Research surrounding the insights to the mechanisms of host attachment and colonization by the widespread parasite Giardia intestinalis was presented by Scott Dawson, Ph.D., a UC Davis professor, on Wednesday.
Dawson’s research on parasitic protists is more commonly known as Giardia, a single-celled organism and waterborne pathogen that lives in most water supplies.
Parasites live on or in a host organism, causing harm to the host.
Dawson gained an interest in protists while completing his doctoral dissertation.
It was during this time that he came across protists in an anoxic environment, an environment absent of oxygen.
His ultimate interest resides in how and why these eight Giardia flagella are uniquely specified in their function.
Flagella are hairlike structures within a cell that help the cell travel.
At the event, sponsored by the Biology Department and held in McCarthy Hall, Dawson explained how Giardia intestinalis are the most common causes of protozoan intestinal infections in the world, therefore affecting humans and animals by attaching to the small intestine in the form of a suction cup, and residing there for as long as a few months.
There are about 2.5 million cases per year in the U.S., and one billion people are affected worldwide by microscopic Giardia.
A person infected with Giardia will loose an average of about 20 pounds and experience frequent symptoms of diarrhea.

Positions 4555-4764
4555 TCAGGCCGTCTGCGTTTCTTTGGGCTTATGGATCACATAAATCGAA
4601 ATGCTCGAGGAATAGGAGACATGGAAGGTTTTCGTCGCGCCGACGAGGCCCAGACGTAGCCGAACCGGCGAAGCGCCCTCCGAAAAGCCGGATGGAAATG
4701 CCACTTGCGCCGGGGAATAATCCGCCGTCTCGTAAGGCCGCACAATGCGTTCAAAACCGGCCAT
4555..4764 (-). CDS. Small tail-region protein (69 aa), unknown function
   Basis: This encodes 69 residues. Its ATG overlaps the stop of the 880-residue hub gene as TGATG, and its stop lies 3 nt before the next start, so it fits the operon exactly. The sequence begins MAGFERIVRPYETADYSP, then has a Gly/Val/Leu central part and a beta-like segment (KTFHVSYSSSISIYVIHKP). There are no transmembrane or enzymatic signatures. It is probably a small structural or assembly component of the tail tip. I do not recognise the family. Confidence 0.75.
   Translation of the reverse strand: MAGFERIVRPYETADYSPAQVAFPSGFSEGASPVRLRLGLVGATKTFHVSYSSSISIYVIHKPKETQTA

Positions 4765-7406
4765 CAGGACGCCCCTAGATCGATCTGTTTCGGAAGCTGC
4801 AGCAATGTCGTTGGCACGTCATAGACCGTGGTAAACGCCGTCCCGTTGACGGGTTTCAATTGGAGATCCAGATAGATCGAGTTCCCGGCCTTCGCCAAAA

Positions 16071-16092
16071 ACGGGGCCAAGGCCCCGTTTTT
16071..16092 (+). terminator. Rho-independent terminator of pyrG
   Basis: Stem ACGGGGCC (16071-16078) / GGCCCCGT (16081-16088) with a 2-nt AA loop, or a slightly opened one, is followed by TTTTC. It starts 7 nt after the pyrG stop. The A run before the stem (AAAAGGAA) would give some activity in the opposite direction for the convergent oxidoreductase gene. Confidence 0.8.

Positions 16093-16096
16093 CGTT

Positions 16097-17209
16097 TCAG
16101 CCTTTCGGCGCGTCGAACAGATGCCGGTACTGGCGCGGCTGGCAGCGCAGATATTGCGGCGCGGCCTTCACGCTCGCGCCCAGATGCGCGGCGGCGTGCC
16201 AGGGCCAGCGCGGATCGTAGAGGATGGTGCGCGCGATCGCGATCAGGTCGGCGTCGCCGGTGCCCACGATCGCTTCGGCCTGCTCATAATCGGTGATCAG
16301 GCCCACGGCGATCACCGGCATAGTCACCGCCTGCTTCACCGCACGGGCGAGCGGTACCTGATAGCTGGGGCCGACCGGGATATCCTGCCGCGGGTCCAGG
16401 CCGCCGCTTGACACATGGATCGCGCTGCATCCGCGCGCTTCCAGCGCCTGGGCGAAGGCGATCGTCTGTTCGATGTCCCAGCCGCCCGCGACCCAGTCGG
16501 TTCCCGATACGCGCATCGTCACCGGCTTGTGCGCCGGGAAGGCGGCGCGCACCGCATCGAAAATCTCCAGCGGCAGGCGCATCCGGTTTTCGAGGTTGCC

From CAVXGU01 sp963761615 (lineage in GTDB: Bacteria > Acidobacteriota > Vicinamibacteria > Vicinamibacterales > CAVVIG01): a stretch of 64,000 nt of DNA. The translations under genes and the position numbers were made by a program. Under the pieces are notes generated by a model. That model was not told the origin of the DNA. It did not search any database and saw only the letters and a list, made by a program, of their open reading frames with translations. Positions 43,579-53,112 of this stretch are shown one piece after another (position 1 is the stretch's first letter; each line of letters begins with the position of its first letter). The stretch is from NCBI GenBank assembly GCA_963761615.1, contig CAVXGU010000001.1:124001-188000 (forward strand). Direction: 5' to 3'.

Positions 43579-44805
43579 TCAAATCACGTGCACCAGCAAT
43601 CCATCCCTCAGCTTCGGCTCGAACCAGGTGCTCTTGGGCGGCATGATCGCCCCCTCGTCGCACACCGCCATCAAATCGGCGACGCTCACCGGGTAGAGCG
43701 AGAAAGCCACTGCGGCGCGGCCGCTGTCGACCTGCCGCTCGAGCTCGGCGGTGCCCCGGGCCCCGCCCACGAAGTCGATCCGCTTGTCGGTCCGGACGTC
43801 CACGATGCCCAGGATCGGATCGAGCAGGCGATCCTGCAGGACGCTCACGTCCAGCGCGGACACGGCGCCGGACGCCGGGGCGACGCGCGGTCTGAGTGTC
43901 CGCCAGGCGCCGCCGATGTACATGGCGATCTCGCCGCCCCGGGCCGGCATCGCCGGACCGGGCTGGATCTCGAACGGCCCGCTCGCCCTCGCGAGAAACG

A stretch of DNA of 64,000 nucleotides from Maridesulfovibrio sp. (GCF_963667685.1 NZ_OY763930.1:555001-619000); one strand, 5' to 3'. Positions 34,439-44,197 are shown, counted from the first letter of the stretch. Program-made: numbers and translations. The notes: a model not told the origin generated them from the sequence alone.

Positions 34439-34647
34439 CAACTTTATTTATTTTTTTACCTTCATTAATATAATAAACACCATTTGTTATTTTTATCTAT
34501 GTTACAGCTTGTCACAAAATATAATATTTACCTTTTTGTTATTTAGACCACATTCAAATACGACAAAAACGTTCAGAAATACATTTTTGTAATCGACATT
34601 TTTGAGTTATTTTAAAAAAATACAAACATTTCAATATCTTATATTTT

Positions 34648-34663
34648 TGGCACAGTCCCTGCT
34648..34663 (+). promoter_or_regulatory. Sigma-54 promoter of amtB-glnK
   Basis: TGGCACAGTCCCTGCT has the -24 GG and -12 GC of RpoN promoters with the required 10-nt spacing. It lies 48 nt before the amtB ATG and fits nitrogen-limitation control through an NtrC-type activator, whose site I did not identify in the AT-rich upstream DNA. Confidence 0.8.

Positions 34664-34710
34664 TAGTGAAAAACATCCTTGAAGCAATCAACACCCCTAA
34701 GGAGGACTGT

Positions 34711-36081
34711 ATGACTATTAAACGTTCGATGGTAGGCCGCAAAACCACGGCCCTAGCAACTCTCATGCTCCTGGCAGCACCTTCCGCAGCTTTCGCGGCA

“It colonizes itself, and we don’t know why it makes you sick,” said Dawson. “If it attaches to your body, it forms a cyst again, and that is what shatters the environment.”
He added that he is studying the mechanism of how that suction cup works on a molecular and cellular level to better understand how to develop drugs for treatment.
Dawson explained that the cure for Giardia is an antibiotic called Flagyl. Although similar to other antibiotics, it kills good microbes along with the bad.
The problem with a lot of parasitic drugs is the biology of the organism is similar to human biology said Dawson.
“It’s in some ways harder to solve antibiotics that are specific to those organisms,” Dawson said.
Bradley Tapia, a biology major, said learning about how they hypothesized made for a well structured presentation and he took away more than he knew coming into it.
Dawson’s current research on the suction cup, or vexel disc of the Giardia, is more commonly referred to as the cytoskeleton.
This cytoskeleton is seen most frequently through experiments with field mice.
This allows Dawson and his lab to view what the vexel disc looks like and investigate the behavior of the Giardia in one of the small intestines.
Michael Medinez, a biology grad student, said it was good to see the research being done on Giardia.
“(Dawson) was saying there is not much being done at the current plant, and there’s maybe 10 labs in the U.S., so it was cool to see his presentation here today,” said Medinez.
He added that overall he thought the presentation was interesting.
The experiments involved in investigating Giardia’s every move is complex and requires Dawson and his lab to test the organism using a tool called optical imaging.
This imaging provides bioluminescent, a glow in the dark feature to view the Giardia in the host.
“Our lab employs multiphasic approaches to define the primary structural elements of the ventral disc at high resolution, to identify and analyze disc protein function, and to quantify attachment dynamics and test attachment hypotheses using high resolution live imaging,” Dawson said.